George Osborne will fail in his ambition to create the most competitive corporate tax system in the G20 on current plans, according to analysis by Oxford university.
But the Treasury dismissed the research that showed the UK was set to take fifth place by 2014 in a league table of effective tax rates as taking too narrow a view of competitiveness.
The analysis by the Centre for Business Taxation at the Saïd Business School criticised the government’s policy of cutting capital allowances as “misguided” given the government’s intention of making Britain more attractive for manufacturers.
Its results “suggest strongly that reforms that cut the tax rate but also cut allowances are not enough to maintain, let alone improve, the competitiveness of the UK corporate tax system.”
Reversing the decline in the competitiveness of the UK tax system over the last decade and making it the most competitive in the G20 was “a very ambitious objective” it said. “To get anywhere near that objective, more has to be done, but this would almost certainly have to come at the cost of lower corporate tax revenues.”
Plans to cut the corporation tax rate from 28 per cent when the current government took office to 23 per cent by 2014 would push the UK’s effective tax rate up from ninth lowest in the G20 to fifth lowest – but only if no other G20 country also reduced its effective rate.
The researchers said that the main problem for the UK was that allowances for capital expenditure were the lowest in the G20. Few countries had pursued the policy of cutting allowances to recover revenue losses caused by lowering the tax rate as aggressively as Britain, it said. So while the UK had the fifth lowest tax rate in the G20, the rate was applied to a broad definition of profit, implying that the effective tax rate was much higher.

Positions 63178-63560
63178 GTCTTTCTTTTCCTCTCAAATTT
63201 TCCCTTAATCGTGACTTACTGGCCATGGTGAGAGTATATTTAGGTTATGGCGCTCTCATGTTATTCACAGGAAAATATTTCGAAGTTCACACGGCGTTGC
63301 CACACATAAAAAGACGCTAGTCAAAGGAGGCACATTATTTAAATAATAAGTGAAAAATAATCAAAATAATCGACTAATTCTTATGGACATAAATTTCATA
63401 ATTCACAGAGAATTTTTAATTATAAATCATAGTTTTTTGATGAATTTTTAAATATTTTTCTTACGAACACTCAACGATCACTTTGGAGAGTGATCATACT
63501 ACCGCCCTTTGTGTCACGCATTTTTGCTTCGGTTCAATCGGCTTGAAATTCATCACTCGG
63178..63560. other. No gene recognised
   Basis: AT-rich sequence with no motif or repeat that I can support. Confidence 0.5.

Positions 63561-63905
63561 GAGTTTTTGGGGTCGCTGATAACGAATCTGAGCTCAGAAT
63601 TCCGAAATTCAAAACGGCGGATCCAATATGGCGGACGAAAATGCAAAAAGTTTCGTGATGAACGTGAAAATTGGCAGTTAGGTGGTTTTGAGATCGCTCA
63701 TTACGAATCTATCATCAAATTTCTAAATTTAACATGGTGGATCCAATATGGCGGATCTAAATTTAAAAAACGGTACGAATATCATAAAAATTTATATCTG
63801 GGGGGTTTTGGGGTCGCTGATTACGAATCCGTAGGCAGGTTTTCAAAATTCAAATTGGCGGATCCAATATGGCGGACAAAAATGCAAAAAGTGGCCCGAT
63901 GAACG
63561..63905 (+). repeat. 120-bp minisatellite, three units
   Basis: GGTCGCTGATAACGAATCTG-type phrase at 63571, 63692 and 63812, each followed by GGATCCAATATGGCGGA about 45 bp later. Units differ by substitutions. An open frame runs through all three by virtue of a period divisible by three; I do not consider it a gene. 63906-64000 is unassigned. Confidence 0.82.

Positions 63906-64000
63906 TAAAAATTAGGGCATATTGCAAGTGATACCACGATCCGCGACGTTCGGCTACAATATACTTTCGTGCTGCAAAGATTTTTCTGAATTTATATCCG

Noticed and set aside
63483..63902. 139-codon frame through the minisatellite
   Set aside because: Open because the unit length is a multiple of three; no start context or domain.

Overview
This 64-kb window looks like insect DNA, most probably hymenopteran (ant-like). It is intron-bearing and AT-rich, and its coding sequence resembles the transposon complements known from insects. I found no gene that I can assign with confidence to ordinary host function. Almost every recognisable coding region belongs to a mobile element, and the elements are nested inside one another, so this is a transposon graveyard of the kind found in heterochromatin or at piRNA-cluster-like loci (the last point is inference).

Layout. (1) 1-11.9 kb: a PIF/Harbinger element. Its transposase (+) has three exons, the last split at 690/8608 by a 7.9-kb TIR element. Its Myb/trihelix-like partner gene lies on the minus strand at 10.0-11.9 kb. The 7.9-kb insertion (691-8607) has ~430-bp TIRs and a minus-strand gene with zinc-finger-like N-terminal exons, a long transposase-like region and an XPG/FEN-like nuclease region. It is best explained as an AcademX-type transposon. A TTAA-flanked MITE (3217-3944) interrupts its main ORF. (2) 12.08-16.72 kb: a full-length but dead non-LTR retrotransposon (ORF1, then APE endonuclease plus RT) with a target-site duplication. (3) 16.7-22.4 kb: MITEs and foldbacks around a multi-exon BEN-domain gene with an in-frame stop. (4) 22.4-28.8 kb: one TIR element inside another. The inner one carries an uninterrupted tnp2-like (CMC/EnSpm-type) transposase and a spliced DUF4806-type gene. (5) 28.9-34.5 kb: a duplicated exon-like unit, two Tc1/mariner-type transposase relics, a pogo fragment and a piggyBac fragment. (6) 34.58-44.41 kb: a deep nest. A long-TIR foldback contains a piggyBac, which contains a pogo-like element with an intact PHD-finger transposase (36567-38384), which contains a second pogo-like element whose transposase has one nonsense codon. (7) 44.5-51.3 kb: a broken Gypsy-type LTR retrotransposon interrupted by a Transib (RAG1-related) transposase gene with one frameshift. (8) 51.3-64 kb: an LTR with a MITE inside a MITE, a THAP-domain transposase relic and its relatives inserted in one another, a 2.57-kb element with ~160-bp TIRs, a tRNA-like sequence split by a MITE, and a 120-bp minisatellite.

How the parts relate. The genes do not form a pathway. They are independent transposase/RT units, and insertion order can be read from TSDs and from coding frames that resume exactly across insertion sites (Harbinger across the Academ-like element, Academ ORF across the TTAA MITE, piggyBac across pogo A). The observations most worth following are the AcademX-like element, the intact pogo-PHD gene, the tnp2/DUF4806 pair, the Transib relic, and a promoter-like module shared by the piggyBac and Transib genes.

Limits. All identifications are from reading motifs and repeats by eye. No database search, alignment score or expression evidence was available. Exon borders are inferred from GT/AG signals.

It said: “Reforms which reduce allowances as a way of paying for rate reductions mainly redistribute the tax burden between companies, rather than making the tax system as a whole more competitive.”
David Gauke, exchequer secretary to the Treasury, will on Monday respond to the research by saying that the report’s focus on capital allowances was misleading because it was too narrow. He said: “Our corporate tax reforms in the round will result in unambiguous reductions in marginal rates“.
He said the Oxford research did not take account of regional corporate taxes which played a significant role in countries such as the UK, Canada, Germany and Spain. It also did not take account of reforms to the “controlled foreign companies” rules which govern the tax treatment of overseas profits, research and development tax credits or the small profits rate.